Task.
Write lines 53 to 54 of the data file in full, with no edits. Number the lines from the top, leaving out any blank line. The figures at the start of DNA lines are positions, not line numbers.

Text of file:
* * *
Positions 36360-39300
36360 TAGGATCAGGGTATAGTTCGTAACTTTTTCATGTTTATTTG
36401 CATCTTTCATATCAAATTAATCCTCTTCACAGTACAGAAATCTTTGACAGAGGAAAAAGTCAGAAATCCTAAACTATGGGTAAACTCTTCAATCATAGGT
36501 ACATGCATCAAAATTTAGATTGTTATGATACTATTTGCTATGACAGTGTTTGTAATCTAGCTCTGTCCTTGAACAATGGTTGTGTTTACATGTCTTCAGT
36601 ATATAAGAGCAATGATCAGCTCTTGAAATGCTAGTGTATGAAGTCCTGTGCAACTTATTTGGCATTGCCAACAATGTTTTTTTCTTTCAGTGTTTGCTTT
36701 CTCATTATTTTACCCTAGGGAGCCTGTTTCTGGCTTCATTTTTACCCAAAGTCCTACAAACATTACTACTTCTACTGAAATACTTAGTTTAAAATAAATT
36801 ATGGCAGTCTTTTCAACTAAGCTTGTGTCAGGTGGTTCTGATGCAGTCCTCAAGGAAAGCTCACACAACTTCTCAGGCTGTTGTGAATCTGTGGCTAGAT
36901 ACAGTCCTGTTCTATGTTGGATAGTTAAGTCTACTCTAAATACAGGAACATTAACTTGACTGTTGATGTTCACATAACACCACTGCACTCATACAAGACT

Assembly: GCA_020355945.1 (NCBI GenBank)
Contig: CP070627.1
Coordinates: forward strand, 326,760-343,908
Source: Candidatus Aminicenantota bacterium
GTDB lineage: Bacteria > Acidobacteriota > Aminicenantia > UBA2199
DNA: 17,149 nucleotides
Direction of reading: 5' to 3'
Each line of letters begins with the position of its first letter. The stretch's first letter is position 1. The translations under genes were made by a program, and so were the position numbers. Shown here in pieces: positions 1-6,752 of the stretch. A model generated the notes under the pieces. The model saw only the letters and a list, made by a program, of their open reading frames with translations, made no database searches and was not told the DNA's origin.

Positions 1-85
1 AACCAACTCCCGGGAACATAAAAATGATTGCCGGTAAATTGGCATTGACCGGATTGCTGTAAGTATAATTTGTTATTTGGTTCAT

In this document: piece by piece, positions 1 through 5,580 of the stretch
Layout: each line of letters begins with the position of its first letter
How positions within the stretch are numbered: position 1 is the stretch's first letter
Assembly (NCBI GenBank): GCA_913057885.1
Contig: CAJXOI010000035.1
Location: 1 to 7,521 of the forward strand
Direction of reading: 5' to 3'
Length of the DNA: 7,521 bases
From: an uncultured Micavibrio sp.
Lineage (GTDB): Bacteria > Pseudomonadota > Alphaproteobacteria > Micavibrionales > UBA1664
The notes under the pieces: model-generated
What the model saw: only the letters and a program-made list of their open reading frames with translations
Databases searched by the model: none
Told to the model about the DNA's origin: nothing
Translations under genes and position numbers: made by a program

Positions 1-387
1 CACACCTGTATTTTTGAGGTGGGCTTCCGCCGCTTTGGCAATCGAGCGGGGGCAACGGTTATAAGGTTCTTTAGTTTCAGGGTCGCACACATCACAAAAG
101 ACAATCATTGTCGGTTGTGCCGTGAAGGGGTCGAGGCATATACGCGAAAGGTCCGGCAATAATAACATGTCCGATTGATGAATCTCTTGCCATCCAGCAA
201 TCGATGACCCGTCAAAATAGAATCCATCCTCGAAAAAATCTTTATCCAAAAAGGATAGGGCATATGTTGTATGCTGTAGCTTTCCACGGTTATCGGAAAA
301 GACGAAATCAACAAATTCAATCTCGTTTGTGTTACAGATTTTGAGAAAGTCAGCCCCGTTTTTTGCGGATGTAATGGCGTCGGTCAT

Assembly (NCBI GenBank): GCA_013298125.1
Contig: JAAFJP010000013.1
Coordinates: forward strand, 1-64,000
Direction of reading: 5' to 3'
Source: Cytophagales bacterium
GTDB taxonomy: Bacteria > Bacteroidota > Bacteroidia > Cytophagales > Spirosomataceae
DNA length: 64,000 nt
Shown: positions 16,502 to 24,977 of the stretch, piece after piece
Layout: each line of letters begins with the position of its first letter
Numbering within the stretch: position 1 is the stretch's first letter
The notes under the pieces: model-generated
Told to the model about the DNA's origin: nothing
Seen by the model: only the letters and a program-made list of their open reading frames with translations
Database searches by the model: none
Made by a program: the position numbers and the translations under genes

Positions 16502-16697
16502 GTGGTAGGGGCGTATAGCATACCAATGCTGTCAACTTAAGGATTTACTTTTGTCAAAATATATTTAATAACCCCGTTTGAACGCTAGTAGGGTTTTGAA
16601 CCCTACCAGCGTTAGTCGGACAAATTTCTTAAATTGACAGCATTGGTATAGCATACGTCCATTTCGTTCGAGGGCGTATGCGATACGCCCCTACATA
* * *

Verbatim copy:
Made by a program: the position numbers and the translations under genes

Positions 16502-16697